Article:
When Ivory Towers Were Black: A Story about Race in America's Cities and Universities

When Ivory Towers Were Black: A Story about Race in America's Cities and Universities

When Ivory Towers Were Black: A Story about Race in America's Cities and Universities

When Ivory Towers Were Black: A Story about Race in America's Cities and Universities


When Ivory Towers Were Black lies at the potent intersection of race, urban development, and higher education. It tells the story of how an unparalleled cohort of ethnic minority students earned degrees from a world-class university. The story takes place in New York City at Columbia University's School of Architecture and spans a decade of institutional evolution that mirrored the emergence and denouement of the Black Power Movement. Chronicling a surprisingly little-known era in U.S. educational, architectural, and urban history, the book traces an evolutionary arc that begins with an unsettling effort to end Columbia's exercise of authoritarian power on campus and in the community, and ends with an equally unsettling return to the status quo.

When Ivory Towers Were Black follows two university units that steered the School of Architecture toward an emancipatory approach to education early along its evolutionary arc: the school's Division of Planning and the university-wide Ford Foundation-funded Urban Center. It illustrates both units' struggle to open the ivory tower to ethnic minority students and to involve them, and their revolutionary white peers, in improving Harlem's slum conditions. The evolutionary arc ends as backlash against reforms wrought by civil rights legislation grew and whites bought into President Richard M. Nixon's law-and-order agenda. The story is narrated through the oral histories of twenty-four Columbia alumni who received the gift of an Ivy League education during this era of transformation but who exited the School of Architecture to find the doors of their careers all but closed due to Nixon-era urban disinvestment policies.

When Ivory Towers Were Black assesses the triumphs and subsequent unraveling of this bold experiment to achieve racial justice in the school and in the nearby Harlem/East Harlem community. It demonstrates how the experiment's triumphs lived on not only in the lives of the ethnic minority graduates but also as best practices in university/community relationships and in the fields of architecture and urban planning. The book can inform contemporary struggles for racial and economic equality as an array of crushing injustices generate movements similar to those of the sixties and seventies. Its first-person portrayal of how a transformative process got reversed can help extend the period of experimentation, and it can also help reopen the door of opportunity to ethnic minority students, who are still in strikingly short supply in elite professions like architecture and planning.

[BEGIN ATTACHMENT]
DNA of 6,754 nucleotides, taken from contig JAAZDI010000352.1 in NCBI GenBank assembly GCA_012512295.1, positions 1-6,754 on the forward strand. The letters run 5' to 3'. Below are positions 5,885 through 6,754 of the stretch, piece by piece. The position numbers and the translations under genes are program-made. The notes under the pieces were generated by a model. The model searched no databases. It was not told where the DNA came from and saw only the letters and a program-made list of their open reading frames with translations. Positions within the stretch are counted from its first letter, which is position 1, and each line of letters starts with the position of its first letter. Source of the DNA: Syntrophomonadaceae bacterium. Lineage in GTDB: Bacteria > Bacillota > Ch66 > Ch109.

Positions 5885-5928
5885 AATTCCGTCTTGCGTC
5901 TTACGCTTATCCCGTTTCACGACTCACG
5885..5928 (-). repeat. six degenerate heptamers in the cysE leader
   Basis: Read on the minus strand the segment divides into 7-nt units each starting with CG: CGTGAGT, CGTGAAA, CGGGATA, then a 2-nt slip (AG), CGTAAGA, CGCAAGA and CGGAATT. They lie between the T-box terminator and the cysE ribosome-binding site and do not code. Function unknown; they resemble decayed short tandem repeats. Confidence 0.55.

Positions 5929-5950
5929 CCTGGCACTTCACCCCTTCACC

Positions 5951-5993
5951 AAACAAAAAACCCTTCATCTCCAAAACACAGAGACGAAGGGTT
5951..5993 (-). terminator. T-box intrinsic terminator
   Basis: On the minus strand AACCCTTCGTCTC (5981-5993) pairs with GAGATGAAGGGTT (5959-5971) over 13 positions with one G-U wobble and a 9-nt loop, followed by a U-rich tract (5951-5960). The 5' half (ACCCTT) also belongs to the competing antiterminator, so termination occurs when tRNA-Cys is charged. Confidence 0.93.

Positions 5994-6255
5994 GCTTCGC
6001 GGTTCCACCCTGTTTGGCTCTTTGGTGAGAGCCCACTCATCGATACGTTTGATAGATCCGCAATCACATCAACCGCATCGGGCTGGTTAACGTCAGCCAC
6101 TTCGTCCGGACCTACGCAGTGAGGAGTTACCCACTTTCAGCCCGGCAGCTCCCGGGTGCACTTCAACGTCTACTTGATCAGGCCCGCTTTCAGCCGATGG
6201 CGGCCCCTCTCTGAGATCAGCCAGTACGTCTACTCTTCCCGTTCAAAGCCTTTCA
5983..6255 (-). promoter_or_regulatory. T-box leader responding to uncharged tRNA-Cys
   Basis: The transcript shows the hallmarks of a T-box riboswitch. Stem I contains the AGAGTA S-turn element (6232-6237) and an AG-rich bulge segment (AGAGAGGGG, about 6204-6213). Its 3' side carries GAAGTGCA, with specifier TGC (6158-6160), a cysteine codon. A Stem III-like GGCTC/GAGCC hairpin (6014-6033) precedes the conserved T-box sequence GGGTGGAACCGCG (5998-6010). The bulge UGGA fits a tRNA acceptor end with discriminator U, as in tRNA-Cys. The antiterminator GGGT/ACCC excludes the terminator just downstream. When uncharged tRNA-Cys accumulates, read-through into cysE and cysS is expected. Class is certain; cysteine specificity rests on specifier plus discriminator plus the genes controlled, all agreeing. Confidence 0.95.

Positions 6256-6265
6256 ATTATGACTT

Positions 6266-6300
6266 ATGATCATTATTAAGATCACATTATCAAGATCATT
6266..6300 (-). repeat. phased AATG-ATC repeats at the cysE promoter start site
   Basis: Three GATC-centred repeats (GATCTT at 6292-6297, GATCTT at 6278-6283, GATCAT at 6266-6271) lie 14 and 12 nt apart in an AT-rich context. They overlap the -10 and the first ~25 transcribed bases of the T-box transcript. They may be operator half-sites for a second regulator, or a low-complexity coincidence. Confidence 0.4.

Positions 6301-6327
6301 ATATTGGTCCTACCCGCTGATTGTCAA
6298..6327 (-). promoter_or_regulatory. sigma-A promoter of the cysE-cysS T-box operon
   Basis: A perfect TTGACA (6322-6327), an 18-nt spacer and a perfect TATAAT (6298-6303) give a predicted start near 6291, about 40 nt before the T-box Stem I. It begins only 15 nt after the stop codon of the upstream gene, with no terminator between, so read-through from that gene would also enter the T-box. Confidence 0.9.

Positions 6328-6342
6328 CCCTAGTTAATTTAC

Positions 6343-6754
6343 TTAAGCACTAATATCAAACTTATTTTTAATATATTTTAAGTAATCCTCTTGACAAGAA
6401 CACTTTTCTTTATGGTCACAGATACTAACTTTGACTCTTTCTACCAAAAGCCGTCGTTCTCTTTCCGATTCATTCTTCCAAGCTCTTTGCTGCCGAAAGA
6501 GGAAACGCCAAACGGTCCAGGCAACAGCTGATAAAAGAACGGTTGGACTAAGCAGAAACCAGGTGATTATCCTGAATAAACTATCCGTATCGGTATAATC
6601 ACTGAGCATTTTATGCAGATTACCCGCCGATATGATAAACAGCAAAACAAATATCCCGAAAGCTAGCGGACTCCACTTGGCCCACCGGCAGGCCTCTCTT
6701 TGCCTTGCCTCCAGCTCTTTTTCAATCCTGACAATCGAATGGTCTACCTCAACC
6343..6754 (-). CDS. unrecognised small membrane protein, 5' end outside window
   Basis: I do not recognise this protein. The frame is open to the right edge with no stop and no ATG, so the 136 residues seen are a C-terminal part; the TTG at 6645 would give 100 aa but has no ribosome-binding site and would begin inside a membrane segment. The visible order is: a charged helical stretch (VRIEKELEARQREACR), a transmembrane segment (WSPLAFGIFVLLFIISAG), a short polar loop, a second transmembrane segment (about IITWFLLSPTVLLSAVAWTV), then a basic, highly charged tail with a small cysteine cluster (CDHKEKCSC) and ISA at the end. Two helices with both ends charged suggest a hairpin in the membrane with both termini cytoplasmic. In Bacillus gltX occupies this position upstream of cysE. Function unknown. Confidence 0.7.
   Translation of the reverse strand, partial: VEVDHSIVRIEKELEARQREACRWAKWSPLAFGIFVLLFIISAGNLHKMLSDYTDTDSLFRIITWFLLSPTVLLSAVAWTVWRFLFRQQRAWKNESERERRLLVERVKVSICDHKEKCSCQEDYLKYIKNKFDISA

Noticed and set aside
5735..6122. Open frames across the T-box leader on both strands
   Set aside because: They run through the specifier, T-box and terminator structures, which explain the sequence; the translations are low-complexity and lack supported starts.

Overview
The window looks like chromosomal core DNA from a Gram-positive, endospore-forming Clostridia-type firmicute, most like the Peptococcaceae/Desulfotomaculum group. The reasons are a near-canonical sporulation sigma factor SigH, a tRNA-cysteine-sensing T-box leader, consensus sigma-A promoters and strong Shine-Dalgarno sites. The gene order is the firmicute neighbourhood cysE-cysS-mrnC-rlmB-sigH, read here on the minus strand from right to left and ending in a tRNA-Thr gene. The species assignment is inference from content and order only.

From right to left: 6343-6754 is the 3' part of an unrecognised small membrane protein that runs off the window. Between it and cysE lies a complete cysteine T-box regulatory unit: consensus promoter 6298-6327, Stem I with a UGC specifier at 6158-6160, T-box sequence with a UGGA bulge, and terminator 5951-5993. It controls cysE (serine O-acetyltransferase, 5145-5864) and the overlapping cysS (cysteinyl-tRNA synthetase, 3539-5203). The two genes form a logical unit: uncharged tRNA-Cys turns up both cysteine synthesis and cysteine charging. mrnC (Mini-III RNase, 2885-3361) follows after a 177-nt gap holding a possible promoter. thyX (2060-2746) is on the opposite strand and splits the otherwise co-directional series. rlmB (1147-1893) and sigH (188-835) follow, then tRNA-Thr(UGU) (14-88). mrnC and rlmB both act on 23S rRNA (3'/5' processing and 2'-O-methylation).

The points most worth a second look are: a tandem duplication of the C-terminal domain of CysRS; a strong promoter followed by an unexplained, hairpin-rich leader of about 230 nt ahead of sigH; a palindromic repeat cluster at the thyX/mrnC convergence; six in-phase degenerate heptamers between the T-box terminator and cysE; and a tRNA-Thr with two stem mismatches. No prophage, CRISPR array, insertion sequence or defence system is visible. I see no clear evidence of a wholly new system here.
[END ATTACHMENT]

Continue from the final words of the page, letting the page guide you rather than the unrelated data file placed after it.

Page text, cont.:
The 1960s and early 1970s were socially and politically disruptive and divisive times, eerily, and sadly, almost identical to those this country is currently experiencing. in When Ivory Towers Were Black, Sutton explores the history of race and power at one of this nation’s most distinguished universities.

On December 17, 1972, a fire burned our family out of its home. Coinciding with this was my beginning tenure as the fifth dean of the School of Architecture at Columbia University. That day I went from fire to fire.

A few of the dramatic events that occurred just before and during these early days of my tenure defined the context of these turbulent times.

In 1968, nineteen days after the assassination of Dr. Martin Luther King, Jr., as the nation quaked with the fear of race riots, the first confrontation of the student-led “revolution” at Columbia University occurred.

In 1969 the military draft was authorized, Richard Nixon’s swearing-in as president initiated four years of covert bombing in Cambodia, and an unprecedented flood of African American students entered the academy, including at Columbia’s School of Architecture.

In 1970 the massacre of unarmed students at Kent State University took place, sparking student strikes at hundreds of universities, colleges, and high schools across the nation.

In 1971 a half million people (my family among them) marched in Washington, D.C., to oppose the Vietnam War. Shortly thereafter, the NewYork Times fueled national outrage by publishing portions of the Pen-

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